What To Know Before Letting Your Kids Try Kombucha

If you're a fan of kombucha, you may remember that day back around 2011 when you went to purchase a bottle, and the cashier asked to see your driver's license to check that you were 21. Or perhaps you noticed the black warning label sealing the cap before you even got in line. Since when did your favorite health drink come with a hangover (via Forbes)?

A fancy name for fermented tea, kombucha has been around for thousands of years with a whole host of health benefits attributed to the bubbly libation, including offering a good source of probiotics and antioxidants. The fermentation process, typically about a week or more, creates carbonation in addition to trace amounts of alcohol (via Healthline).

While your average-sized adult may get more of a buzz from a shot of vinegar, what about our tiny tots? Are they in danger when they imbibe in the fizzy beverage?

Stick with store bought and read labels

If you've been giving your child kombucha as a healthy alternative over soda, you can relax — odds are you have not been doing any harm. However, there are a few guidelines to keep in mind moving forward.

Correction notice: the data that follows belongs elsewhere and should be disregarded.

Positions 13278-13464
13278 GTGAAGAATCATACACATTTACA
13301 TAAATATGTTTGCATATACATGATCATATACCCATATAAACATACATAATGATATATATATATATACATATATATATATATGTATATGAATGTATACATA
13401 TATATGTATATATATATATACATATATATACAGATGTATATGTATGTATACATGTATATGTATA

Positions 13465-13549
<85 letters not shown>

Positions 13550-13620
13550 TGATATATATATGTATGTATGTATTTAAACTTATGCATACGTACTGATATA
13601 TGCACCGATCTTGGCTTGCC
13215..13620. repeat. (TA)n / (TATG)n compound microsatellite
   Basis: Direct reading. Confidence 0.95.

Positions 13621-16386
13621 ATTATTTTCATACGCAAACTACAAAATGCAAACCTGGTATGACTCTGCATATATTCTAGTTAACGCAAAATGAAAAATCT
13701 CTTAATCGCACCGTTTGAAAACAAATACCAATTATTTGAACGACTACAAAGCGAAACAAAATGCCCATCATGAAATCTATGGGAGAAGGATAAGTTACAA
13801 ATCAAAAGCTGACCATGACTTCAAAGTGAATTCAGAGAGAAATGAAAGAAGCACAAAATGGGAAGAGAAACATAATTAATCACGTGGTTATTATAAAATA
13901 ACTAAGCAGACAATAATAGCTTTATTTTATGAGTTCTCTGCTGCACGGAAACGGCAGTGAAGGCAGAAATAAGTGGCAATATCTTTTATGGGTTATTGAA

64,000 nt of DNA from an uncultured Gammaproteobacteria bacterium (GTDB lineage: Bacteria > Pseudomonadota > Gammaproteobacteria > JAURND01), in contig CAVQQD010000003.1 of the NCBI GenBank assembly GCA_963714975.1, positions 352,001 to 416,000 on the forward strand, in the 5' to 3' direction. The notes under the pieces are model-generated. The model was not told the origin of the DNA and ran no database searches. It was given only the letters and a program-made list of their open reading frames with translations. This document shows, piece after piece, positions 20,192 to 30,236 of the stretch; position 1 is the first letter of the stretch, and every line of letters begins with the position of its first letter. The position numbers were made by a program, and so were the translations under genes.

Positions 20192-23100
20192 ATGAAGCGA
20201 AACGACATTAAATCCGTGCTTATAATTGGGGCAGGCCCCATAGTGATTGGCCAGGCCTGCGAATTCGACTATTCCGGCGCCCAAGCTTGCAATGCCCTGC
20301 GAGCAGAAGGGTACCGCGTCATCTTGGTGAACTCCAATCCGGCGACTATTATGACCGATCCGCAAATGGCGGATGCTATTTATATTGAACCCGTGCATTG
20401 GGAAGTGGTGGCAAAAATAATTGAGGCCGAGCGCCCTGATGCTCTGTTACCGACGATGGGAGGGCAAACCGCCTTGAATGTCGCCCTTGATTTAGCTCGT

When it comes to the alcohol content, sticking with store-bought is the best way to ensure the little ones don't start dancing on tables. It is safe to consume for children over the age of four (via PubMed). The commercial kombucha on shelves has been properly prepared and stored, which halts the fermentation process below the legal alcohol content limit of 0.5%. Anything above that is regulated as an alcoholic beverage and will have a label and require age verification to purchase (via Alcohol and Tobacco Tax and Trade Bureau).

Another aspect to keep in mind is the sugar content of kombucha. Many commercial varieties contain added cane sugar or fruit juice. As a result, one serving may contain up to 28 grams of sugar, which already surpasses the American Heart Association's recommended daily allowance of 25 grams for children under the age of 18.

Bottom line — err on the side of caution. Don't start a science experiment in your kitchen and make your own kombucha for your kids. Kombucha may also contain some caffeine depending on the tea used to make it, so label reading and doing your due diligence is your best bet (via MindBodyGreen).